When and why

Serology refers to tests used to detect the presence of specific antibodies in the blood. These are checked to see if the individual has had a prior exposure to a specific infection.

Examples of specific serology tests are those for toxoplasmosis, cytomegalovirus (CMV), syphilis, and hepatitis. Serology samples are obtained from a venous blood draw.

How it will help

The presence of antibodies to an infection indicates that the individual has previously been infected. With some infections, people who have severe damage to their immune system are at risk of re-activation. Knowledge of this risk allows treatments to be started that can prevent or reduce this risk (prophylaxis).

Community Consensus Statement on Access to HIV Treatment and its Use for Prevention

Together, we can make it happen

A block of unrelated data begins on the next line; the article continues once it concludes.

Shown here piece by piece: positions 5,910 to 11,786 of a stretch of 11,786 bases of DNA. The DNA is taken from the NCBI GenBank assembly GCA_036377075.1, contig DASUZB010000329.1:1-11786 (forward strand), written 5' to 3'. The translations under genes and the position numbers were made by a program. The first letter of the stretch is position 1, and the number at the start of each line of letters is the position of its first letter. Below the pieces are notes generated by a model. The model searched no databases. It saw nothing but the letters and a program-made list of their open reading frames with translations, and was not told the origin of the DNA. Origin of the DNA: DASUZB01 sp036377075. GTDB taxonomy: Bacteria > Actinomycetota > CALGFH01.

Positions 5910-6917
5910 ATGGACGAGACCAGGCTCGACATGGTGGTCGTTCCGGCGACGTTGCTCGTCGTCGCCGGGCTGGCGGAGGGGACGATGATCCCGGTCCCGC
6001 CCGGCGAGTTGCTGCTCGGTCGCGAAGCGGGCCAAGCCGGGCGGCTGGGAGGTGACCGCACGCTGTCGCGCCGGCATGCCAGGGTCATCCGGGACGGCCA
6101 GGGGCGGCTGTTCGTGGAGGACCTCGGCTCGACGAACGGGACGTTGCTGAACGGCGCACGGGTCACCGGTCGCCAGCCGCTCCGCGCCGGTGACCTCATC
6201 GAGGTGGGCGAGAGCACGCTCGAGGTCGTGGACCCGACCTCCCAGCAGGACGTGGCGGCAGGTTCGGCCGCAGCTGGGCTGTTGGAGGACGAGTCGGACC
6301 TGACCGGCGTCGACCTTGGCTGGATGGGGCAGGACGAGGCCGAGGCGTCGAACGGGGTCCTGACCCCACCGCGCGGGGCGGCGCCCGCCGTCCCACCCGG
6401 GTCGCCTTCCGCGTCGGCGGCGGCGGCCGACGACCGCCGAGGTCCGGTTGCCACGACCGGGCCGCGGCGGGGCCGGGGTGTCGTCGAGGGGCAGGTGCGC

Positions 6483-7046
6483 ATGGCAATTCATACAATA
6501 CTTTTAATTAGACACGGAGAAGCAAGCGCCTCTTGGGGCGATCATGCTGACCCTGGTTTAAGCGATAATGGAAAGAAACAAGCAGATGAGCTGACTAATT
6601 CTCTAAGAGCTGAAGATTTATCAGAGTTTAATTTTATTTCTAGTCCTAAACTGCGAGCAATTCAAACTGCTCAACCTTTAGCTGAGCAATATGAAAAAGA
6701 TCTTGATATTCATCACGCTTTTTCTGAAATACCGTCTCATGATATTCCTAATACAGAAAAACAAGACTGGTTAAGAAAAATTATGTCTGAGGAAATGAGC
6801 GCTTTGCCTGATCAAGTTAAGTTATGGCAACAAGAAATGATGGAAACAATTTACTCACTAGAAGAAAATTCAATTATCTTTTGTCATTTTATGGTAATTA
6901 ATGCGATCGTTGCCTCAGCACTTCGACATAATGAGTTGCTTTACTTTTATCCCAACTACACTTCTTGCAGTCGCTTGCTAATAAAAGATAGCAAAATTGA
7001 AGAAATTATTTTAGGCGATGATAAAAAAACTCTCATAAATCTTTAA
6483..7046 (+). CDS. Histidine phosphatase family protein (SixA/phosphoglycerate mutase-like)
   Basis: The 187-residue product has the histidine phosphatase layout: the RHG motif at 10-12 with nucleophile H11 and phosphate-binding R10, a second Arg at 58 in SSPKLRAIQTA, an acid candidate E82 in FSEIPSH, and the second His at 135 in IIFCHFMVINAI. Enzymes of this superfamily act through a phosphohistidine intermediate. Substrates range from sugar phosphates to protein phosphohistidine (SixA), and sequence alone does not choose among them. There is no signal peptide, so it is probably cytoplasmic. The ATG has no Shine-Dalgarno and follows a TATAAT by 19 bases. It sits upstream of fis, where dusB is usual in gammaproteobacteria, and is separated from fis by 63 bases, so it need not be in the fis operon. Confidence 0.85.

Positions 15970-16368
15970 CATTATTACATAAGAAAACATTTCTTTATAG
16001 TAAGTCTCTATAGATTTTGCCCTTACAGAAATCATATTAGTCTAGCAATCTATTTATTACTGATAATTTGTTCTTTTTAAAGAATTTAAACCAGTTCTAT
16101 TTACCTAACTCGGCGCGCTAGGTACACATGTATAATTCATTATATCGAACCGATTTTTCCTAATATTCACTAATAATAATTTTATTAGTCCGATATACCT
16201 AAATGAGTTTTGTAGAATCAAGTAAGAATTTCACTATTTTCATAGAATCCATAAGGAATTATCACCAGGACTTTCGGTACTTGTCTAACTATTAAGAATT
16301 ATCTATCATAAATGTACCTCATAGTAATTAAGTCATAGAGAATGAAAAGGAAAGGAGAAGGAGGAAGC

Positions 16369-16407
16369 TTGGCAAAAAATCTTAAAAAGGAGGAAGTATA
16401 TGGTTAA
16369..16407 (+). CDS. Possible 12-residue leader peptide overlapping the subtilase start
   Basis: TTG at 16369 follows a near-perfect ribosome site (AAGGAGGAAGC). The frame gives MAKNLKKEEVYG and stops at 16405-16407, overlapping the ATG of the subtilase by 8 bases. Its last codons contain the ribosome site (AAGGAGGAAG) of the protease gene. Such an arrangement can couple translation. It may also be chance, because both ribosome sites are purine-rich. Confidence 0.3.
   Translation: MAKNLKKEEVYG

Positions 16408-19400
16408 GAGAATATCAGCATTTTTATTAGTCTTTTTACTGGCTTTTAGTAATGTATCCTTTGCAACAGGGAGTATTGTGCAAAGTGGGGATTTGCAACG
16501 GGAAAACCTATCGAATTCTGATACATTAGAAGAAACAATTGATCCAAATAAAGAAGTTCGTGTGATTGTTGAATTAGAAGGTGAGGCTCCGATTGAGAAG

We can end HIV soon if people have equal access to HIV drugs as treatment and as PrEP, and have free choice over whether to take them.

Launched today, the Community Consensus Statement is a basic set of principles aimed at making sure that happens.

The Community Consensus Statement is a joint initiative of AVAC, EATG, MSMGF, GNP+, HIV i-Base, the International HIV/AIDS Alliance, ITPC and NAM/aidsmap

This content was checked for accuracy at the time it was written. It may have been superseded by more recent developments. NAM recommends checking whether this is the most current information when making decisions that may affect your health.

NAM’s information is intended to support, rather than replace, consultation with a healthcare professional. Talk to your doctor or another member of your healthcare team for advice tailored to your situation.